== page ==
Mueller’s Russia investigation, which has left a cloud over the Trump presidency, is officially complete. Mueller found no evidence of collusion between members of the Trump campaign and the Russian government. Mueller led an inquiry into whether the president obstructed justice, but did not come to a conclusion on the matter. Congressional Democrats have seized on that lack of decision and have used Mueller’s public statement last week as a signal to intensify talks on impeachment.

The Democratic primary candidates are set to face-off for the first time in Miami, Fla., later this month.

And as for Trump’s re-election slogan, McEnany said the campaign will continue to use “Make America Great Again,” even if re-tooled to something like “MAGA ’20.”

“Everyone knows MAGA,” McEnany said. “Everyone knows the red hat.”

Fox News’ Alex Pappas contributed to this report.

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Pelosi flexes muscle over party in impeachment debate, but ‘dam’ could collapse

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Pelosi flexes muscle over party in impeachment debate, but ‘dam’ could collapse

House Speaker Nancy Pelosi has wielded her power to quash a faction of Democrats rallying for President Trump’s impeachment, but frustrated members within the party say the president is one misstep away from “that dam collapsing,” according to a Sunday report.

Since reassuming leadership over the house, Pelosi has thwarted her party’s liberal wing from going forward with impeachment proceedings, encouraging them to instead focus on other issues like health care.

Speaker of the House Nancy Pelosi, D-Calif., reflects on President Donald Trump's statement that he would accept assistance from a foreign power. 

Speaker of the House Nancy Pelosi, D-Calif., reflects on President Donald Trump’s statement that he would accept assistance from a foreign power.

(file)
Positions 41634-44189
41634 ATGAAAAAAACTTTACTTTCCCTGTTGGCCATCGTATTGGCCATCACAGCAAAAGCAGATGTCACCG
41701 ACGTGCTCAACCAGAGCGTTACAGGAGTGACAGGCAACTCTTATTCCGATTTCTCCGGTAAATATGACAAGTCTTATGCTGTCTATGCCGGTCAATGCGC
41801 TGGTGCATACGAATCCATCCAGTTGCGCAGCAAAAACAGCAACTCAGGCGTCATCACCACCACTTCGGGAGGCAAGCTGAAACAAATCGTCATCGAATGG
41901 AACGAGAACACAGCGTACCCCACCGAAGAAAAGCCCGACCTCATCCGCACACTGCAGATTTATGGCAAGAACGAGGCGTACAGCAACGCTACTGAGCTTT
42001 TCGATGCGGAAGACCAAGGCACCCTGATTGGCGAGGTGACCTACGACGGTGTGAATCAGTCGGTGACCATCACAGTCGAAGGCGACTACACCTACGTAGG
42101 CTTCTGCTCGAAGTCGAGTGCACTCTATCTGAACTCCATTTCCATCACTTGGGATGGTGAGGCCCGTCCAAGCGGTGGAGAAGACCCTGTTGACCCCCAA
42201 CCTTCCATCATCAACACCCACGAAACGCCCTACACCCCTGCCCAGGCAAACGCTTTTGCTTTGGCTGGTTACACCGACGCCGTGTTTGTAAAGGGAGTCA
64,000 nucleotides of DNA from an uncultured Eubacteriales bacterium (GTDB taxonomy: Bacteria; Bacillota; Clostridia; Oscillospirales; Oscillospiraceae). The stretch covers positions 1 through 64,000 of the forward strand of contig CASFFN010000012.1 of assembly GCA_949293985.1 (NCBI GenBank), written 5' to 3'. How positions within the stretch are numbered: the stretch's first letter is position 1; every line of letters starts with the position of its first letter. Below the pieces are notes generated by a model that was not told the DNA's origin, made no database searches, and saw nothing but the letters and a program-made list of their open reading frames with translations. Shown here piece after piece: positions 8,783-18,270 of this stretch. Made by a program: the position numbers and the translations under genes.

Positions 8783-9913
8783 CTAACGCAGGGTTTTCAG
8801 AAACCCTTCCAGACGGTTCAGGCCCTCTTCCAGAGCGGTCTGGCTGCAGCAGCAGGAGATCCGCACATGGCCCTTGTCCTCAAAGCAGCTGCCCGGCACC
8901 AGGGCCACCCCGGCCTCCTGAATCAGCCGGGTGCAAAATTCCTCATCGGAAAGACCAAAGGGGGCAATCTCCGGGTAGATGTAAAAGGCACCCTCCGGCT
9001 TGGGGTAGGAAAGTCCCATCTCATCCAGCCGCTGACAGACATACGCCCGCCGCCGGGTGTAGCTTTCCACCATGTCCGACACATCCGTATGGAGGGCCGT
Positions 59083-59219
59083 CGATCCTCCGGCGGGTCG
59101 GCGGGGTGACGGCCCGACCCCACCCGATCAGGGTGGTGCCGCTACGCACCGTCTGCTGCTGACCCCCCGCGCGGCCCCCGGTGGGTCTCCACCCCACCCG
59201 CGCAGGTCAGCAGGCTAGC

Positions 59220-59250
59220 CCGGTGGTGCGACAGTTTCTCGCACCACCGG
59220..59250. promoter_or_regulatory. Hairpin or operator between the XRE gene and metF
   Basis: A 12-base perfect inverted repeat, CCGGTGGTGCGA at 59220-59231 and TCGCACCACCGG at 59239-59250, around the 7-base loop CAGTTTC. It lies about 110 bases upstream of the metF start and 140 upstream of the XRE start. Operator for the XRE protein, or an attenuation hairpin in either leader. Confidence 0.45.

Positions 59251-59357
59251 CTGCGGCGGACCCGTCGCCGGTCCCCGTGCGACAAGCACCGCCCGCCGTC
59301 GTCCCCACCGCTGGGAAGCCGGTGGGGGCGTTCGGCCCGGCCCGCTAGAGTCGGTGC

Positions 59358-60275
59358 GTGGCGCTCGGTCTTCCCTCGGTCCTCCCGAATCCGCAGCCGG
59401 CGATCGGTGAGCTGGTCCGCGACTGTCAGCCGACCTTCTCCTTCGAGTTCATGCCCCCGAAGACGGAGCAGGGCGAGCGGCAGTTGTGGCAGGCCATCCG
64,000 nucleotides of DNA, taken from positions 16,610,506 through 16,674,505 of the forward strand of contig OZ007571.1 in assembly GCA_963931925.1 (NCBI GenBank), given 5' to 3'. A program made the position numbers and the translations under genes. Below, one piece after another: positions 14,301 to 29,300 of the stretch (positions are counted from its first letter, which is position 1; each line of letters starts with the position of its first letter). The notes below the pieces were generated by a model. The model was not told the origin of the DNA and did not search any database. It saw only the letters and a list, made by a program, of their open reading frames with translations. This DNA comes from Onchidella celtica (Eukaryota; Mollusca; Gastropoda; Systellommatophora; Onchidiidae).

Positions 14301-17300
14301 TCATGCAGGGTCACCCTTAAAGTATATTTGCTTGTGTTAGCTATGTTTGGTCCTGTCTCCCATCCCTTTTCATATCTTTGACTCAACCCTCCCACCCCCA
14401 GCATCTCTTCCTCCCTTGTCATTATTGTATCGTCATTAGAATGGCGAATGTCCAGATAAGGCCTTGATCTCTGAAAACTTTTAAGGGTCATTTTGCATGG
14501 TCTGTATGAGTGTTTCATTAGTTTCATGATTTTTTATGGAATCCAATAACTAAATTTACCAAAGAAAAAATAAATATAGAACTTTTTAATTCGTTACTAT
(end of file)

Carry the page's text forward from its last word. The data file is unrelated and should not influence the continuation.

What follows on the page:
(AP)

“I don’t think there’s anything more divisive we can do than to impeach a president of the United States, and so you have to handle it with great care,” Pelosi told CNN on Sunday. “It has to be about the truth and the facts to take you to whatever decision has to be there.”

Some lawmakers say their deference to Pelosi is out of respect for the speaker’s political expertise, and agree that impeachment would do more harm than good.

NANCY PELOSI TOLD DEMS SHE WANTS TO SEE TRUMP ‘IN PRISON’: REPORT

“She is the single smartest strategist that we’ve ever had…People are not wanting to second guess her because she’s been right on so many fronts,” Rep. Jan Schakowsky, D-Ill., told the Washington Post.

But other Democratic lawmakers, like Rep. Kurt Schrader, D-Ore., admit they toe the party line out of fear.

“One, you want to be a team player and support the leader’s position, but secondly you’re worried about your own self and…what can happen if you don’t follow along,” Schrader told the paper.

Some argue that President Trump’s defiance of congressional investigators will eventually break the divide between moderate Democrats and its liberal wing.

TRUMP APPEARS TO HAVE INADVERTENTLY INFUSED DEMOCRATIC INVESTIGATIONS AFTER ABC INTERVIEW

Rep. Gerald E. Connolly, D-Va., described Pelosi’s hold over Democrats as “fragile” because “we’re kind of one event, one piece of explosive testimony, one action by Trump away from that dam collapsing.”